There are also occurrences related to the laurel that are worth recalling in connexion with his late Majesty Augustus. When Livia Drusilla, who afterwards received the name of Augusta on her marriage, had been betrothed to Caesar, while she was seated an eagle dropped into her lap from the sky a hen of remarkable whiteness, without hurting it; she regarded it with wonder, but undismayed, and there was a further miracle: it was holding in its beak a laurel branch bearing its berries. So the augurs ordered that the bird and any chickens it produced should be preserved, and that the branch should be planted in the ground and guarded with religious care. This was done at the country mansion of the Caesars standing on the banks of the river Tiber about nine miles out on the Flaminian road; the house is consequently called The Poultry, and the laurel grove so begun has thriven in a marvellous way. Afterwards the Emperor when going in a triumph held a laurel branch from the original tree in his hand and wore a wreath of its foliage on his head, and subsequently every one of the ruling Caesars did the same; and the custom was established of planting the branches which they had held, and groves of laurels distinguished by their names still survive; and it was perhaps in consequence of this that the change was made in the laurels worn in triumphs.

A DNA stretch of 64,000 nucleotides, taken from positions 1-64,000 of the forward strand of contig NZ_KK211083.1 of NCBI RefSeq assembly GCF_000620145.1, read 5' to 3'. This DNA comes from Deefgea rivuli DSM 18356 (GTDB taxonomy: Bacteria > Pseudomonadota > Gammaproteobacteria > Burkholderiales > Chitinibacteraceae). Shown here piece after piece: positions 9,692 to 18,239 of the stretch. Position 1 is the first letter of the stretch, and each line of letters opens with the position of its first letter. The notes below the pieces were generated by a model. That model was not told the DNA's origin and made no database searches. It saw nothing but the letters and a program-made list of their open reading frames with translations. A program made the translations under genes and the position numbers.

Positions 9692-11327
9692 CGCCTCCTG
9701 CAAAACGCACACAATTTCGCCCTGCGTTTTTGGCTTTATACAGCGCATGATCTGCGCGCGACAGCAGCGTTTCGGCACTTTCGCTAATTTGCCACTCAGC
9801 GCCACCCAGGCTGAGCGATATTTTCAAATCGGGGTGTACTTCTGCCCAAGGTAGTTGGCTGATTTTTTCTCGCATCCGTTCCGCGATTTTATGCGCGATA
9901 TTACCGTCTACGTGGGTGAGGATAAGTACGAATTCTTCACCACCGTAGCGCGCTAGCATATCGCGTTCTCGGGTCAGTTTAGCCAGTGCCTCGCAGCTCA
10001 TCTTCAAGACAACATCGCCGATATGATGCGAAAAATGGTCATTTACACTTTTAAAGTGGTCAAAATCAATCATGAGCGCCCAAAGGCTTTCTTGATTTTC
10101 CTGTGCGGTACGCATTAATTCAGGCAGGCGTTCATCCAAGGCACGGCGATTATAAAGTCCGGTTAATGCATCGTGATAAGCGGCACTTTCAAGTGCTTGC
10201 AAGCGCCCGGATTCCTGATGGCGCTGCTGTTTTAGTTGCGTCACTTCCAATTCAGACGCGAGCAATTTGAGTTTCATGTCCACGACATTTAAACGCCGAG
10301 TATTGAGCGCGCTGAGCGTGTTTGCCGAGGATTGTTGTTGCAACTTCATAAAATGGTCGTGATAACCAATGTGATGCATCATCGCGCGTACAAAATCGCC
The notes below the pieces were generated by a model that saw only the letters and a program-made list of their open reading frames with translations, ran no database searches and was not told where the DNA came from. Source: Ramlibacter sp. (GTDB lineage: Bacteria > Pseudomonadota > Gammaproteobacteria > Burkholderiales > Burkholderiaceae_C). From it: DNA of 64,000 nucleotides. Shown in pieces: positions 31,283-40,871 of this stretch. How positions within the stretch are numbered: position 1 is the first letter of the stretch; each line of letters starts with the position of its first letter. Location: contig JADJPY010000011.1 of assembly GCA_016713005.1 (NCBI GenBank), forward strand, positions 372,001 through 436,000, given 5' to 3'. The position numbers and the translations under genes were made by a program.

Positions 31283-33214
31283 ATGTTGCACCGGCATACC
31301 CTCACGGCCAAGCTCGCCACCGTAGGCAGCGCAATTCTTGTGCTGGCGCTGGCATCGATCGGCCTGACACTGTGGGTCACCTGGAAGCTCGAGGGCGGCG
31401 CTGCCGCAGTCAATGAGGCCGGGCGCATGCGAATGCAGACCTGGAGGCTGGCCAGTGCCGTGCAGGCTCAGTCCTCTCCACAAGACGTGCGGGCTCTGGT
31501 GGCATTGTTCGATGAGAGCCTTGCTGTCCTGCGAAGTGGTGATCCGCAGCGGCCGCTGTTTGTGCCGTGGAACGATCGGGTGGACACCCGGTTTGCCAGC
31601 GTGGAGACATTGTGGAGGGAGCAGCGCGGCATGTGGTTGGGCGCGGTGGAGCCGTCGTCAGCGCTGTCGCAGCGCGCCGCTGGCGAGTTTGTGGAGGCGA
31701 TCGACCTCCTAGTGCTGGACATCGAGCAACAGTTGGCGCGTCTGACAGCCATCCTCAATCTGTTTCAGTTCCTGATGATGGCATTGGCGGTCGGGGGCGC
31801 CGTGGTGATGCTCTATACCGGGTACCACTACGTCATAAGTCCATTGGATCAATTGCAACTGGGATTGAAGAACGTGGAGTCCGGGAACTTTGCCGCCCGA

The laurel is the only tree the name of which is used in Latin as a man's name, and the only tree whose leaves have a special name applied to themwe call them bay-leaves. The name of the tree also survives as a place-name in Rome, as there is a locality on the Aventine called Loretto where there was once a laurel grove. Moreover, the laurel is employed in rituals of purification; and incidentally it should be stated that it can even be grown from a slip, as this has been doubted by Democritus and Theophrastus.

We will now describe the various forest trees.